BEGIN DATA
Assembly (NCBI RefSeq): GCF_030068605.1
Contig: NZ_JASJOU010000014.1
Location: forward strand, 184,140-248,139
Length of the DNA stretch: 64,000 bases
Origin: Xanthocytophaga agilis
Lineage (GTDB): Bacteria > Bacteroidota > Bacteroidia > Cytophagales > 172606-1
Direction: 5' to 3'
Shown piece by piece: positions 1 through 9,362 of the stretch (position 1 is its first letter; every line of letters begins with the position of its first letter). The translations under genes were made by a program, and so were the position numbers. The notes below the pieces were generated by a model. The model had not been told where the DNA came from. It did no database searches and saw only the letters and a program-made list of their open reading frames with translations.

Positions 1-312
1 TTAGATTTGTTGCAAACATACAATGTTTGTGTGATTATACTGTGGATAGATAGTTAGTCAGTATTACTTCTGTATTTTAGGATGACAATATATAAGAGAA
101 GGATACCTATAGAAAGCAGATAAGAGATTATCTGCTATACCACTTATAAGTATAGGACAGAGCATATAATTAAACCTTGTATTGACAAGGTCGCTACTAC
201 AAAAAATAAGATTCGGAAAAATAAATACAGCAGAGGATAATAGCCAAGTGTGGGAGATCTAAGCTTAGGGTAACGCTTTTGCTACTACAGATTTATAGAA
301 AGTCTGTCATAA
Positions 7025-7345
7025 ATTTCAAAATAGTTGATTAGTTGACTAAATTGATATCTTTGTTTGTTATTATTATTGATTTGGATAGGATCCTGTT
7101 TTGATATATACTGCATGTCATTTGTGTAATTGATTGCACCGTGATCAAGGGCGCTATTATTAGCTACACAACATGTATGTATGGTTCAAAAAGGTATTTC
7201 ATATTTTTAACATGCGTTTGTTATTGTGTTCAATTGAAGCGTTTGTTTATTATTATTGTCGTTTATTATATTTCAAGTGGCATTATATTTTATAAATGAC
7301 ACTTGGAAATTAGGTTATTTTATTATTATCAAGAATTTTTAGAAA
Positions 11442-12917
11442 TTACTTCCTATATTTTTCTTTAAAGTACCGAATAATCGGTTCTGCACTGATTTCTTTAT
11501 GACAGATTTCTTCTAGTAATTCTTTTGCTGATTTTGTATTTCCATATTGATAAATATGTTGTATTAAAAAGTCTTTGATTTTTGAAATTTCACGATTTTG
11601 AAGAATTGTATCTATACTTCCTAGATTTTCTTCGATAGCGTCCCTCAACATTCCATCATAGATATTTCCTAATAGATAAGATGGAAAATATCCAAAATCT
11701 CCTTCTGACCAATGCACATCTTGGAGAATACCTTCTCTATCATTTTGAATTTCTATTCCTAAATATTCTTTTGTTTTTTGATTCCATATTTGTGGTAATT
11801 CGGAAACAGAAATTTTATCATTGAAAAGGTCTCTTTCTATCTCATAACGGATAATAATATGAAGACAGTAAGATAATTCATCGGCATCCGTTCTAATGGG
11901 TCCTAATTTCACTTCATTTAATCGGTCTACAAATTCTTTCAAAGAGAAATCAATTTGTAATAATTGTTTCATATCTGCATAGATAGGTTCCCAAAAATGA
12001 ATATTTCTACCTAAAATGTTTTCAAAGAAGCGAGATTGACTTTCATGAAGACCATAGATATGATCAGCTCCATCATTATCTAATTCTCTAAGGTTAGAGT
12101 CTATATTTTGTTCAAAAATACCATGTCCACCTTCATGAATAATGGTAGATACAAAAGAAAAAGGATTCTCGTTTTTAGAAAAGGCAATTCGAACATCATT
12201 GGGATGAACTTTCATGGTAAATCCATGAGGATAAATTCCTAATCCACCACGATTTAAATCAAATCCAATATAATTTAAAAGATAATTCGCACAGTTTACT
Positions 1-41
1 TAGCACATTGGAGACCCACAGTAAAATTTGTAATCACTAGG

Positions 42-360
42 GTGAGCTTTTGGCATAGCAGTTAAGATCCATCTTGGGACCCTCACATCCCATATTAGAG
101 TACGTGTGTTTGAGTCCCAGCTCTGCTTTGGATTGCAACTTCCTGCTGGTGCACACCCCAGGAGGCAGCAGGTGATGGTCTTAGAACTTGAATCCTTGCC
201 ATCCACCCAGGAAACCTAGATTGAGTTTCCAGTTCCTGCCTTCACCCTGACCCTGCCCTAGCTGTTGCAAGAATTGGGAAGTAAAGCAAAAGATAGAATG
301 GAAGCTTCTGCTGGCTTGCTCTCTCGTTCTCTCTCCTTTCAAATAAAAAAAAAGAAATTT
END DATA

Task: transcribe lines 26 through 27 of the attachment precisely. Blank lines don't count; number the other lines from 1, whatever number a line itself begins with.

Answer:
12001 ATATTTCTACCTAAAATGTTTTCAAAGAAGCGAGATTGACTTTCATGAAGACCATAGATATGATCAGCTCCATCATTATCTAATTCTCTAAGGTTAGAGT
12101 CTATATTTTGTTCAAAAATACCATGTCCACCTTCATGAATAATGGTAGATACAAAAGAAAAAGGATTCTCGTTTTTAGAAAAGGCAATTCGAACATCATT